Can self-checkout
solve the labor crisis in retail?

Published March 31, 2022

We all know the feeling. We enter a store only to be confronted with a crowded shop floor and long queues at the check-out. Everyone is irritable and stressed and the chances of getting out with our stuff any time soon seem remote. In most cases we’ll turn straight around and head out the door.

That’s an experience more and more of us are having. By the middle of last year, the great reopening was well underway. In June 2021, retail numbers were already higher than before the pandemic. As convenient as ecommerce can be, people still crave the in-store experience.

However, as stores reopened, and customers returned, it soon became clear that one thing was missing – staff. 

As the pandemic unfolded, staffing proved problematic


The so-called Great Resignation has seen retail staff quitting in record numbers. Four million left their jobs in August 2021 alone.

As things got back to normal, some workers have returned. Even so, as retailers geared up for the holiday season in November job growth in the retail sector was up by just 2% compared with a national average of 4%. In other words, while demand is rising quickly, staff numbers are failing to keep up.

Stores are feeling the heat. Some have even had to close early due to staff shortages, while others have seen an increase in the number of people walking away. Inevitably those shortages feed through to their bottom line.

A survey from virtual booking software provider Qudini suggests that 25% of customers say they are ‘much more likely’ to avoid entering a store or walk out because of long lines or poor service. A further 28% say they are more likely. According to Qudini’s calculations, retailers could be missing out on a total of $100bn per annum in lost revenue as a result.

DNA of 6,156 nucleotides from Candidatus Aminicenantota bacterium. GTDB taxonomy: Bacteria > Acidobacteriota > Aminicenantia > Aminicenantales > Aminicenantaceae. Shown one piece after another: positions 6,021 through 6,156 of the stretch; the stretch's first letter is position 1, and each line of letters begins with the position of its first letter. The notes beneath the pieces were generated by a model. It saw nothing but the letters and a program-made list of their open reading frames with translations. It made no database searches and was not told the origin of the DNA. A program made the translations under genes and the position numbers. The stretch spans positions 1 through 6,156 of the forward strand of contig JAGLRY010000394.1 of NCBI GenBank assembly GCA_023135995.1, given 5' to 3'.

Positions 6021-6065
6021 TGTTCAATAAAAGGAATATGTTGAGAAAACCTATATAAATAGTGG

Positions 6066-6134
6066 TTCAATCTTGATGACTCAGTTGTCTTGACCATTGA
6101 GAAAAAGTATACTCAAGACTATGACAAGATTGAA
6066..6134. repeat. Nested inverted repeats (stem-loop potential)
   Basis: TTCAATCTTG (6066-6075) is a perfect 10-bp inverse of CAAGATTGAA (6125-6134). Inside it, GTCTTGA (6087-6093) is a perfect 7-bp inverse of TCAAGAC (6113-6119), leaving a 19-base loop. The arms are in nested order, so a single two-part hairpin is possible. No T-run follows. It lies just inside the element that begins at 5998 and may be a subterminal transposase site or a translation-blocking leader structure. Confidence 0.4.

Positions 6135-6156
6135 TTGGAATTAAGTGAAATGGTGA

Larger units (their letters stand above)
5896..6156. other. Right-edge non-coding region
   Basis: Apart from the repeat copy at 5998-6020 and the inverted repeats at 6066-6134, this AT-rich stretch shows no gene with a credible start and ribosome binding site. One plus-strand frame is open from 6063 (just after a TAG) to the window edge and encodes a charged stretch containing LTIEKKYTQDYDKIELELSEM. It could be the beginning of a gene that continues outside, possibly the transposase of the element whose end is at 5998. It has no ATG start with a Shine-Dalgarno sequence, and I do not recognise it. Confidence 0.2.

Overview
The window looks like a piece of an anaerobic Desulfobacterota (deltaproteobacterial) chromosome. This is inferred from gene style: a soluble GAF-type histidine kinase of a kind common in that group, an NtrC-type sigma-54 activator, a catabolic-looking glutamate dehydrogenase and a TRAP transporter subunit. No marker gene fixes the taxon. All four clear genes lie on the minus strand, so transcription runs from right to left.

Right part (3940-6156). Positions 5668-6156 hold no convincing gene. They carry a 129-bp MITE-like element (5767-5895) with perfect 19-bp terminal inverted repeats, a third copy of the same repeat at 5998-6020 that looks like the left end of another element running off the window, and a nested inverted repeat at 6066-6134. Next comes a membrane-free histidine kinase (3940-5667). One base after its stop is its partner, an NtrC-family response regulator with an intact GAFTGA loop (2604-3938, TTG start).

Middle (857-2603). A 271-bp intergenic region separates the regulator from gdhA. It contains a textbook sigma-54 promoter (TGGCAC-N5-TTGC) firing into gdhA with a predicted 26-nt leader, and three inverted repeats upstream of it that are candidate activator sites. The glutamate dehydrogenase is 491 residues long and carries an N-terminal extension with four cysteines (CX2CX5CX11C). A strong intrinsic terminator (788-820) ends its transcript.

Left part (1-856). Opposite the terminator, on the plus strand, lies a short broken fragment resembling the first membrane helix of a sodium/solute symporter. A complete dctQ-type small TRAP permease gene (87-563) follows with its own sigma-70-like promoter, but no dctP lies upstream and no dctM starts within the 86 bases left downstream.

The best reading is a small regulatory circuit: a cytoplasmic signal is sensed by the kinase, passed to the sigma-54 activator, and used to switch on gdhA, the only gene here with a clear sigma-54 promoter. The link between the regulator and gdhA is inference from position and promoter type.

Long lines, therefore, are costly. Each customer who walks out is not only a missed sale but will have a possible impact on a store’s reputation. They will be less likely to come back and more likely to share their bad experiences with their friends.

Self-checkout: the small footprint solution that saves the day


The solution, for some retailers, has been to turn to self-checkouts. These have become a common sight over the last few years, especially in larger stores, but the pandemic saw adoption increase. Global shipments increased by 25% in 2020. A study from ResearchAndMarkets.com predicts the global market for self-checkouts will rise at 11% year on year between now and 2026.

These checkouts come with a host of benefits. Firstly, people like them. Research from PYMNTS shows that 80% like the idea of a non-traditional checkout with 66% reporting that self-checkouts were the options they were most keen to try.

According to a report Business Insights, 60% of customers rate long waits at the checkout as their number one pain point of the shopping experience. 83% rate a quick and easy checkout experience as being top of their wish list. The vast majority of customers say that the self-checkout is faster than manned checkouts and 59% say they prefer the experience.